PlanNet’s Michael Fluegeman will be sharing the latest learnings and solutions from the EV Industry for Green Data Centers and Backup Power when he speaks at the 9th Annual Green Datacenter Conference (GDCON: San Diego, 2/27/19 thru 3/1/19).
Learnings to be Shared
Most data centers require long-term backup power systems (from several minutes to several days) because of inevitable utility power failures. Standby diesel engine generators, and sometimes natural gas-fired engines fill this role. These engines burn fossil fuels and pollute such that they are increasingly regulated by government air quality districts. Noise, fuel storage and emissions limit viable engine locations, making some properties that are otherwise suitable for data centers unfeasible. Many data center applications require multiple, redundant and over-sized engines for reliability.
Applying proven solutions from other industries, including hybrid and plug-in EVs, renewable energy generation and storage offer hope to reduce if not eliminate harmful emissions and noise and improve reliability. Additional benefits include combining separate high-maintenance and costly generating and battery backup UPS systems into one green, reliable and low-maintenance system.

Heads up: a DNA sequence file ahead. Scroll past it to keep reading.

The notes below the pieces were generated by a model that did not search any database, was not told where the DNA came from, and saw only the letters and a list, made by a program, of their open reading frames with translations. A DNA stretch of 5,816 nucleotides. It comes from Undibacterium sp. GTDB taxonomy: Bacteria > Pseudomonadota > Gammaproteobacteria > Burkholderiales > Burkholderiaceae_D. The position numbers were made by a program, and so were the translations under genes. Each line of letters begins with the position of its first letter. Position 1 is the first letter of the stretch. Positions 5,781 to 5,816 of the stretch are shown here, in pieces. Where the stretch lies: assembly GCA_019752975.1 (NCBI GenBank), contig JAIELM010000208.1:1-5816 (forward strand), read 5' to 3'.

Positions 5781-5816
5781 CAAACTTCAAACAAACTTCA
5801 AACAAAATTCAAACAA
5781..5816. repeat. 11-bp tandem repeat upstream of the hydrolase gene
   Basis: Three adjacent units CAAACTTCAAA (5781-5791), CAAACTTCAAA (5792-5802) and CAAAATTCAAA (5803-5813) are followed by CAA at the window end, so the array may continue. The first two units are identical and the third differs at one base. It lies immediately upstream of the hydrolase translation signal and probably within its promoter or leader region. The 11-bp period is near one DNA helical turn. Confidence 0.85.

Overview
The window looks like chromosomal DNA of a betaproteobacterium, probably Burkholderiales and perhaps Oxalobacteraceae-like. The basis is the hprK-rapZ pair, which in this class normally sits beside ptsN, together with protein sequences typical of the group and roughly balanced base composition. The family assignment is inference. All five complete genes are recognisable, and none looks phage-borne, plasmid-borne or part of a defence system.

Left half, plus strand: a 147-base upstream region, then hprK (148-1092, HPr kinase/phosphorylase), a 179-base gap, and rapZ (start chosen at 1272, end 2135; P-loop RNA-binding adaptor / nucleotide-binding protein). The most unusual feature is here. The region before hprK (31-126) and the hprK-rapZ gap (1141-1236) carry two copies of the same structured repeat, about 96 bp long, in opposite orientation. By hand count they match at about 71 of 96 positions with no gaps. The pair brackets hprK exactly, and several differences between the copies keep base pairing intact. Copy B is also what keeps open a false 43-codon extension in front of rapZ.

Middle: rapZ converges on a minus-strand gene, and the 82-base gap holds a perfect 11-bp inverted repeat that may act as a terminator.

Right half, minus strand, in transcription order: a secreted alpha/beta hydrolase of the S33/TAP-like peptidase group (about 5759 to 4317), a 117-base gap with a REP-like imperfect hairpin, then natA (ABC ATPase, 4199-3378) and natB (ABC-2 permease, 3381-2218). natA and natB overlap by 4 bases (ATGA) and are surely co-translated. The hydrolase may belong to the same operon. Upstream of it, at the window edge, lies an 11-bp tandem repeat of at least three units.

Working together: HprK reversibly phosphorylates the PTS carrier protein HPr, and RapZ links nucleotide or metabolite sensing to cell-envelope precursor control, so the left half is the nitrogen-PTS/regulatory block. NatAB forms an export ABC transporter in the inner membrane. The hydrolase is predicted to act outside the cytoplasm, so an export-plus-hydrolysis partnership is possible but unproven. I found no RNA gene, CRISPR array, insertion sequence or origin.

Michael’s insights include:
- Overview of the problems with diesel/gas engine backup power systems for green data centers.
- What solutions may exist, applied from other industries (i.e. EVs, renewables & energy storage)?
- Overview of significant and ongoing development of batteries, chargers, inverters and control systems.
- How can emissions and noise be reduced, or even eliminated?
- Utility incentives & reduced rates with peak-shifting & interconnection capability.
Michael Fluegeman, PE, Senior Engineer, Principal, PlanNet has over 30 years of critical power experience. He is recognized nationally as a leading engineering consultant for critical facilities and data centers.